Stocks to Buy: Ashford Hospitality Prime Inc (AHP)
Ashford Hospitality Prime Inc (NYSE:AHP), a hotel real estate investment trust (REIT) that was caught in a misguided proxy fight early last year, is the first of our stocks to buy.
After being defeated in court, the activist fund realized that rational discussions with management might yield the results they wanted … and they have. AHP increased its dividend (now 6.27%), sold non-core properties, is buying back stock, and most importantly, it has 110% upside.
That’s because its market cap is less than half of what the private market values similar holdings at based on an average of estimated cap rates. I believe AHP will be sold for around $20 per share.
Stocks to Buy: Pandora Media (P)
Pandora Media Inc (NYSE:P) is a special situation for among our stocks to buy.
Following Sirius XM Holdings Inc. (NASDAQ:SIRI) making a $480 million strategic investment in Pandora, I determined that SIRI’s majority shareholder John Malone, of Liberty Media Formula One (NASDAQ:LMCA), would eventually buy out the rest of the company.
Malone’s modus operandi is to purchase stakes in companies that have solid cash flow, and eventually buy out the whole shebang. Indeed, SIRI offered $15 per share for all of Pandora last year. I think a deal is eventually made at around $12, and with Pandora currently trading below $8, that’s a big win.
Stocks to Buy: Federal National Mortgage Association (FNMA)
Federal National Mortgage Association (OTCMKTS:FNMA) is my most speculative selection in our stocks to buy.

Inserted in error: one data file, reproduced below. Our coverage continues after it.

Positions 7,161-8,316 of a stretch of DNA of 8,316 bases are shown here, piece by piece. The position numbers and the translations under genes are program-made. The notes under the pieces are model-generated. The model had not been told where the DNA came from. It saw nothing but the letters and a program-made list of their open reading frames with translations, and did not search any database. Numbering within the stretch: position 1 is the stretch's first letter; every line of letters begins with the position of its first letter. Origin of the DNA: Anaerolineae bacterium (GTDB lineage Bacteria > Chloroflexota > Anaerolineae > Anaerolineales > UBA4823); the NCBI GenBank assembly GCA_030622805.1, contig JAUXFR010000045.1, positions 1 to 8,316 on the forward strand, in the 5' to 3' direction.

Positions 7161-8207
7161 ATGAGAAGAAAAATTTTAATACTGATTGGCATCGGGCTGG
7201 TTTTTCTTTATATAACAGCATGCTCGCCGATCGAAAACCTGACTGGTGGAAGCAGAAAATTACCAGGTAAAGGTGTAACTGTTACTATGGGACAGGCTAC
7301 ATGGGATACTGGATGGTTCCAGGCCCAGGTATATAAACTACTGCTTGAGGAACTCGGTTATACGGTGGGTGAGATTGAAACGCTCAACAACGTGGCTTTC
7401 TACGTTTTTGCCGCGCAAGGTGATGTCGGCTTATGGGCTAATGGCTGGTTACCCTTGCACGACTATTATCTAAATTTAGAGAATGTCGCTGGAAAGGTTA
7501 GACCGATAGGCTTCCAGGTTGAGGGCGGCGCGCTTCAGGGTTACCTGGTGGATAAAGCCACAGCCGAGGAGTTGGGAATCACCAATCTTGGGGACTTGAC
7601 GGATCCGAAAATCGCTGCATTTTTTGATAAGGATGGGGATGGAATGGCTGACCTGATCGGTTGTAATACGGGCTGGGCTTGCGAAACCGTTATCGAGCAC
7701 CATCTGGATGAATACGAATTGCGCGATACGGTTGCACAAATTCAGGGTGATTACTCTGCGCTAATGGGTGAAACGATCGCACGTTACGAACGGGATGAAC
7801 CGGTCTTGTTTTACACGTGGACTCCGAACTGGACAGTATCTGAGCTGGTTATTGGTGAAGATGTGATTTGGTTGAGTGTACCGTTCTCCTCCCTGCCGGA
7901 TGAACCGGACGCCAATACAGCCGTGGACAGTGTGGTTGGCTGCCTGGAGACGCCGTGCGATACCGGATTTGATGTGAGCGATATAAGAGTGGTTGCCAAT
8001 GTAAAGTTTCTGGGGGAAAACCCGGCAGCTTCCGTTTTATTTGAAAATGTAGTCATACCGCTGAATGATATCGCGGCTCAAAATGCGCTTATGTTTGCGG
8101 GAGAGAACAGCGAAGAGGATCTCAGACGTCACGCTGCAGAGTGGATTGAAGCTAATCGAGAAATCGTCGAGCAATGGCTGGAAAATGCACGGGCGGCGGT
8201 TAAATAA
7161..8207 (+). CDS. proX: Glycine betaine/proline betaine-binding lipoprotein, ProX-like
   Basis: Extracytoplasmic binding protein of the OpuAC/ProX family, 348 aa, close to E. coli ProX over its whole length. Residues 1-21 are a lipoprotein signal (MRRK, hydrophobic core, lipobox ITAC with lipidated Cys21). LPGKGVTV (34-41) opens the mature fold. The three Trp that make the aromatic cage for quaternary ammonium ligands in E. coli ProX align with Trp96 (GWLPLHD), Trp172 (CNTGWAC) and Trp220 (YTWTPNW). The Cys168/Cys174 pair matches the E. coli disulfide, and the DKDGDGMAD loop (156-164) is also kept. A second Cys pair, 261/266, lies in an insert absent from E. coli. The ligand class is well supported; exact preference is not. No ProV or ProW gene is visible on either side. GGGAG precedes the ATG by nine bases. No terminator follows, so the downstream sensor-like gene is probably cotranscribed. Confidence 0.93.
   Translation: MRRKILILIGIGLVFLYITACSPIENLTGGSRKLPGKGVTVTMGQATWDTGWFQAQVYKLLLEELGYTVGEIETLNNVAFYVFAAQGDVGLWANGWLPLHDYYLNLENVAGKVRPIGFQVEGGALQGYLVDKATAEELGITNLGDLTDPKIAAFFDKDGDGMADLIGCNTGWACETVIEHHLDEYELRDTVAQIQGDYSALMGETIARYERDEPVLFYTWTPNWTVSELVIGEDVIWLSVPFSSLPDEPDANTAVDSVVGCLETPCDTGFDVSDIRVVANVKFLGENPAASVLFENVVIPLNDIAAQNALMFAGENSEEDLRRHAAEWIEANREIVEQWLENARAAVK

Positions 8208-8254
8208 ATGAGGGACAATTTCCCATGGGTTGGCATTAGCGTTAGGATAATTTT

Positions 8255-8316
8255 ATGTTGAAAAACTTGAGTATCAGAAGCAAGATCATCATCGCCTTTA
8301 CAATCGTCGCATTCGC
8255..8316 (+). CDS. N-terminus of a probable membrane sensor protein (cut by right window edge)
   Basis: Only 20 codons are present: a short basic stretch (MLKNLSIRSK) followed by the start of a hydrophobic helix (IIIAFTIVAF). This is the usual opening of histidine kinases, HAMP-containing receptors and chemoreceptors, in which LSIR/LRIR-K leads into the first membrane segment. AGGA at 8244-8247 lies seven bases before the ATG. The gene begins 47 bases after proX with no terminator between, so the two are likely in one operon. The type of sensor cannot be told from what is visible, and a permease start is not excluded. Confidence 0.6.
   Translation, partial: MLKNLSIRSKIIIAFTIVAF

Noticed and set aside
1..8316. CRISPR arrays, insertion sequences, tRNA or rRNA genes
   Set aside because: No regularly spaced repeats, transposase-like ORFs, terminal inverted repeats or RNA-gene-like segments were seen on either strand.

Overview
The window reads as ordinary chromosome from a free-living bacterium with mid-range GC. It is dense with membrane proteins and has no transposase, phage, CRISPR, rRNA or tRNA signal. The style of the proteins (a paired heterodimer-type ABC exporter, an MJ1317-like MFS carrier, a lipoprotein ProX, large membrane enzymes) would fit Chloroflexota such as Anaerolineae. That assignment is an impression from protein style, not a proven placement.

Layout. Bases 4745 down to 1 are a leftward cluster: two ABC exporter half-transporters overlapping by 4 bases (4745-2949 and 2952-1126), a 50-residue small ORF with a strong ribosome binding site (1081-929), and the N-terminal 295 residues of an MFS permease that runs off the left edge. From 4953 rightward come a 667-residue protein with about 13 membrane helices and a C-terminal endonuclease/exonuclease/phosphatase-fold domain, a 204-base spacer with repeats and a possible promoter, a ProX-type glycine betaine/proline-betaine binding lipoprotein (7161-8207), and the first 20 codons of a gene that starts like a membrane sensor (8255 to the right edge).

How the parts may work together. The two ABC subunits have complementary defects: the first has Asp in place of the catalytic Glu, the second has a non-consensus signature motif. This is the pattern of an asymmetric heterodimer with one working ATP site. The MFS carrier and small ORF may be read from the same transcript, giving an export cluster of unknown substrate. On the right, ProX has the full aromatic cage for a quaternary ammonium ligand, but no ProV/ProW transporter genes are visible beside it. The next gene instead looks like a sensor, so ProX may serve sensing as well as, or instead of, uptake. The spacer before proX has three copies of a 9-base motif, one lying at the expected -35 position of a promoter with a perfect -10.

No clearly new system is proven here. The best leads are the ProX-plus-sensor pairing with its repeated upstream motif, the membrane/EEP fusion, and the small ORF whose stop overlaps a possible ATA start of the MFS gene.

This is based on the idea floated by hedge fund manager Bill Ackman that both Fannie Mae and Freddie Mac (and you can buy either) are now on solid enough footing and there is substantial upside.
The government owns 80% of FNMA, but the GSE has no capital. There is bipartisan support to ask the private sector to recapitalize the entity and, if done before the next recession, then the government won’t have to do another bailout if mortgages default again. If that private capital gets placed, and I bet Warren Buffett will lead the way, then there’s substantial upside.
Stocks to Buy: BP plc (ADR) (BP)
BP plc (ADR) (NYSE:BP) has become a deep value play in the energy sector.
I think you must have energy exposure in your long-term diversified portfolio, and I discuss that at length in my stock advisory newsletter, The Liberty Portfolio. With the bulk of the Deepwater Horizon payments behind it, BP has finally turned the corner and it is the last of our stocks to buy.
Revenue is creeping upwards, it has operating profits again and the stock has awakened from its slumber, moving decisively out of a base and rising almost 25% since earlier this year.
I think patient investors will be rewarded.
Lawrence Meyers is the CEO of PDL Capital, a specialty lender focusing on consumer finance and is the Manager of The Liberty Portfolio at www.thelibertyportfolio.com. He owns shares of AHP, P, FNMA, and BP. He has 22 years’ experience in the stock market, and has written more than 1,600 articles on investing. Lawrence Meyers can be reached at TheLibertyPortfolio@gmail.com.